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When should you consider Intrathecal Pain Pumps

Here at Southern Pain Clinic of Southeastern Louisiana, we employ a wide variety of pain-treatment methods, with the overarching goal of improving the quality of life for our patients while minimizing the need for costly and invasive surgeries. There are times, of course, when conservative pain therapy methods are not effective for a patient. In these instances, we introduce other options, including intrathecal pain pumps.

What is an Intrathecal Pain Pump?

An intrathecal pain pump delivers medicine directly into the cerebrospinal fluid, which flows through the space around your spinal cord. The pump itself is a metal device, about the size of a hockey puck, that is surgically implanted beneath the skin of your abdomen. A catheter is surgically placed and connected to the pump, then placed in the intrathecal space of the spine. The pump is programmed to release medication over a period of time. When the reservoir housing the medicine is depleted, a doctor or nurse refills the pump with the use of a needle inserted through your skin. Generally speaking, the medication needed to relieve pain is typically 1-10% of the medication required to experience similar relief if that medication had been taken by mouth. For example, a dose of 100 mg of morphine by mouth may only require 1 mg through the use of a pump. This is significant, as with less medication needed, patients will likely experience fewer side effects (such as grogginess, confusion, forgetfulness and more).

Who is a candidate for pain pump therapy?

Despite the clear benefits of taking less medication, this type of procedure is typically a last-resort approach. We introduce this as an option for our patients who visit our locations in and around New Orleans when:

  • Conservative therapies have failed
  • Additional surgery would not provide any true benefit
  • You are dependent on pain medication to sustain normal life
  • You are not allergic to any of the drugs used in the pump

We've used this pump to help decrease pain caused by such ailments as:

  1. Pain following failed back surgery
  2. Pain related to cancer
  3. Reflect sympathetic dystrophy
  4. Arachnoiditis
  5. Chronic pancreatitis
  6. Causalgia

These pumps can also decrease spasticity caused by:

  1. Cerebral palsy
  2. Multiple sclerosis
  3. Stroke
  4. Brain injury
  5. Spinal cord injury

It should be noted that this surgery is 100% reversible.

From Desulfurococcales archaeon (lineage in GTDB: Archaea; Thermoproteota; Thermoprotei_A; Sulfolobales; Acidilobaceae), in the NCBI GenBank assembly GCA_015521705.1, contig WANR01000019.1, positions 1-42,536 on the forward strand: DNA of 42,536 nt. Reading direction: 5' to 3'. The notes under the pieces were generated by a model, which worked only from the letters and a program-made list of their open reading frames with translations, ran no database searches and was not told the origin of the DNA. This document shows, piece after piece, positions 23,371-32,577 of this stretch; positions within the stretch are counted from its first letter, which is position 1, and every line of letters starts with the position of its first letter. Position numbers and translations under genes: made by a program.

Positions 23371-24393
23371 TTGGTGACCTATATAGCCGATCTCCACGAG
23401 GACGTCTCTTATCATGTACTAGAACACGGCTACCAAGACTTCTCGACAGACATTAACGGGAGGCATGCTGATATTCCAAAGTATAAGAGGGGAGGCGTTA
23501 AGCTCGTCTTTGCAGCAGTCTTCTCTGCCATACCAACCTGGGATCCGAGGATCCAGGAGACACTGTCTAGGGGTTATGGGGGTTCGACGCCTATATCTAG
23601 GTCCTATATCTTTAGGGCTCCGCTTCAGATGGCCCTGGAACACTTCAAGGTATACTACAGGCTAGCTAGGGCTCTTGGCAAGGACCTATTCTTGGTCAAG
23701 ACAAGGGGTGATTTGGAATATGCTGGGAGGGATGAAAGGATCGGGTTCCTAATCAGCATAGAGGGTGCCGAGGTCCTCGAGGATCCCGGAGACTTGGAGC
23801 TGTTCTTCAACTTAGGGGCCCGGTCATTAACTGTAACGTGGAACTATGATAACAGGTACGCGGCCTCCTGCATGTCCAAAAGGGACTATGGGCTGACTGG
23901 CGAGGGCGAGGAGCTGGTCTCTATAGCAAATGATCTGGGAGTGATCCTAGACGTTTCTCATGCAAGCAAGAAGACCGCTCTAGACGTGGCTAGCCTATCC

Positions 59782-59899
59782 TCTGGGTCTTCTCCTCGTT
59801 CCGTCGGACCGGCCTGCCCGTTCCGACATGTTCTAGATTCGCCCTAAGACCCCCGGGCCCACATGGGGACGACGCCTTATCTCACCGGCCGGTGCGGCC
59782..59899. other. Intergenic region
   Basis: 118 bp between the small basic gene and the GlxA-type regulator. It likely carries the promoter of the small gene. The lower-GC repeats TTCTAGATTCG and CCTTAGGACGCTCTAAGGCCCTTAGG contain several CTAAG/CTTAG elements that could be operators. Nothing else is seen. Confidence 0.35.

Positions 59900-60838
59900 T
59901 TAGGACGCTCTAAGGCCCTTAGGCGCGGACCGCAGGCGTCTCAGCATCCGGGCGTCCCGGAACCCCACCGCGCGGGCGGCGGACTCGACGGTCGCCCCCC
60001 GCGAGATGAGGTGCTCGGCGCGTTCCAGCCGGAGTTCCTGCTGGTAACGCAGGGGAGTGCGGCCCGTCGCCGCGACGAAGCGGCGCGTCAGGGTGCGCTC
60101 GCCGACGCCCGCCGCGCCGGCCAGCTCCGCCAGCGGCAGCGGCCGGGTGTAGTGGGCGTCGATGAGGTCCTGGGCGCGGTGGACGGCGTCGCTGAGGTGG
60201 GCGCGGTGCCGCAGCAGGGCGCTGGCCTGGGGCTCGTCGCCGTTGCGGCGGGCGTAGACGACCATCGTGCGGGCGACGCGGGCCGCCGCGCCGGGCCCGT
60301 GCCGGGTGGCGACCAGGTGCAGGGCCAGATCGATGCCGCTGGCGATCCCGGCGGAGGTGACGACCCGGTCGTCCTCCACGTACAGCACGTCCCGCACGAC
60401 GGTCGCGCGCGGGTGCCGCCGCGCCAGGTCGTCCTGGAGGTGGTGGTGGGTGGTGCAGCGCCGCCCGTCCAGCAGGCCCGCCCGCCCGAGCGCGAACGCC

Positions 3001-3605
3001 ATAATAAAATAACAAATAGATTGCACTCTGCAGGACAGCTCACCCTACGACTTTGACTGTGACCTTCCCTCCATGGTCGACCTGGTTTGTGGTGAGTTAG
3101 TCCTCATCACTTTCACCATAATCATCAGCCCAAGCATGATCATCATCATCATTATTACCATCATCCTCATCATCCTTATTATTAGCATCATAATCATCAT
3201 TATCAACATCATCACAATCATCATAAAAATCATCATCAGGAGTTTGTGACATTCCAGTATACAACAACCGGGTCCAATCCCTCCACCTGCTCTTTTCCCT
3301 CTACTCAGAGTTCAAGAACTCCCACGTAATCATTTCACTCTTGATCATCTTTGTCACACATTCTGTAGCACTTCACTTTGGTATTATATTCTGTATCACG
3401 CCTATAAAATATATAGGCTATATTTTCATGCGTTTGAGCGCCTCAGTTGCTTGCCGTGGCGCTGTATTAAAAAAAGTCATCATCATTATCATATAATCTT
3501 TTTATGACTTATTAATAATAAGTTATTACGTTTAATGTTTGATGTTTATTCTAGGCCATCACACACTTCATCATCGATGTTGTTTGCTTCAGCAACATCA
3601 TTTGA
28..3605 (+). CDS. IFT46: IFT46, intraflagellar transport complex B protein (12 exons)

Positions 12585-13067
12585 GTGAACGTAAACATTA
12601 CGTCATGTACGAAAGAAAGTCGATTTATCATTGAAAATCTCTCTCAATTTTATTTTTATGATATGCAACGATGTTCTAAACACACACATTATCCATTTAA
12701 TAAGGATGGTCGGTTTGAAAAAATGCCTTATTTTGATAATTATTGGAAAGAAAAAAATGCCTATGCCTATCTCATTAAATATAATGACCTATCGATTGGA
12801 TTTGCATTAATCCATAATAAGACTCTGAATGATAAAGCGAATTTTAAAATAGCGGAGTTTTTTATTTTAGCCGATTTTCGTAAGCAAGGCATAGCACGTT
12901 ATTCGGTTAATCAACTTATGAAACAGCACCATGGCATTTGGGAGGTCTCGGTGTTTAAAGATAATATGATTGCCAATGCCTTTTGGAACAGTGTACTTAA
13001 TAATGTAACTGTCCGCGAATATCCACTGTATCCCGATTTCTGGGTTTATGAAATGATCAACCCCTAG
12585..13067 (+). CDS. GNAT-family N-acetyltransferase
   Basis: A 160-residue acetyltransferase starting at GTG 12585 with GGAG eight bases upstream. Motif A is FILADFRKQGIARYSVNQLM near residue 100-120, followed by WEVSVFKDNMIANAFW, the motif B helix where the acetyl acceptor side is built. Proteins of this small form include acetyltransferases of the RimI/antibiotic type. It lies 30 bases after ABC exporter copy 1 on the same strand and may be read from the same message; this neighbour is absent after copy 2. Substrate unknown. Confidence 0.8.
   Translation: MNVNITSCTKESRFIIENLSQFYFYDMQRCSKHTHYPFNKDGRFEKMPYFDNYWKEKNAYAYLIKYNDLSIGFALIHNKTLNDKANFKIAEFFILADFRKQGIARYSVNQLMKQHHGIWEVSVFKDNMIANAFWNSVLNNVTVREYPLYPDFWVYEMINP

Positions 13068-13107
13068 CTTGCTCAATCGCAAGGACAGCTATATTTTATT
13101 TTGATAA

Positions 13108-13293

Leading up to the procedure

Following consultations with our team, if you and we feel that an intrathecal pump is the right course of action, we'll perform a trial to see if the narcotic used is, in fact, effective in reducing your pain. This trial will also help us monitor any potential side effects.

The procedure

We can perform this procedure under IV anesthesia or general anesthesia, with fluoroscopic guidance. During the procedure, our team will place the catheter within the intrathecal space, above the spinal cord, and will secure it with sutures. We'll then add an extension catheter under the skin, from the spine, around your torso, to the abdomen where the pump will be implanted. We'll then create a 4-6-inch skin incision in the side of your abdomen, below the waistline. Our surgeon will create a pocket for the pump between the skin and muscle layers. We'll then connect the pump to the extension catheter. We'll then ensure proper positioning of the pump, and will suture it to the thick fascia layer overlying the stomach muscles. We'll finish off the procedure by closing the incision in your back and abdomen.

Following the procedure

Following the procedure, your pain will be managed with narcotic medications for at most 2-4 weeks. You may experience what is known as "spinal headaches." This is caused by leakage of cerebrospinal fluid around the catheter. Lie flat and drink plenty of caffeinated non-carbonated fluids. You should avoid the following activities for up to 2 months following the procedure:

  1. Bending, twisting, stretching or lifting objects over 5 pounds
  2. Raising of arms above your head
  3. Sleeping on your stomach
  4. Climbing too many stairs
  5. Sitting for long periods

You should also not drive for 2-4 weeks, until you consult with your surgeon. You should avoid housework or yard-work as well, until after your first follow-up visit. We recommend you call our offices, following your procedure, if your temperature exceeds 101 degrees F, or if the incision begins to separate or show signs of infection. You should also contact us if you have a headache that persists for longer than 48 hours, or if you experience sudden and severe back pain or leg weakness/spasm. We encourage you to contact our team directly to learn more about intrathecal pump surgery and how Southern Pain Clinic of Louisiana can help you conquer your pain and regain a higher quality of life.

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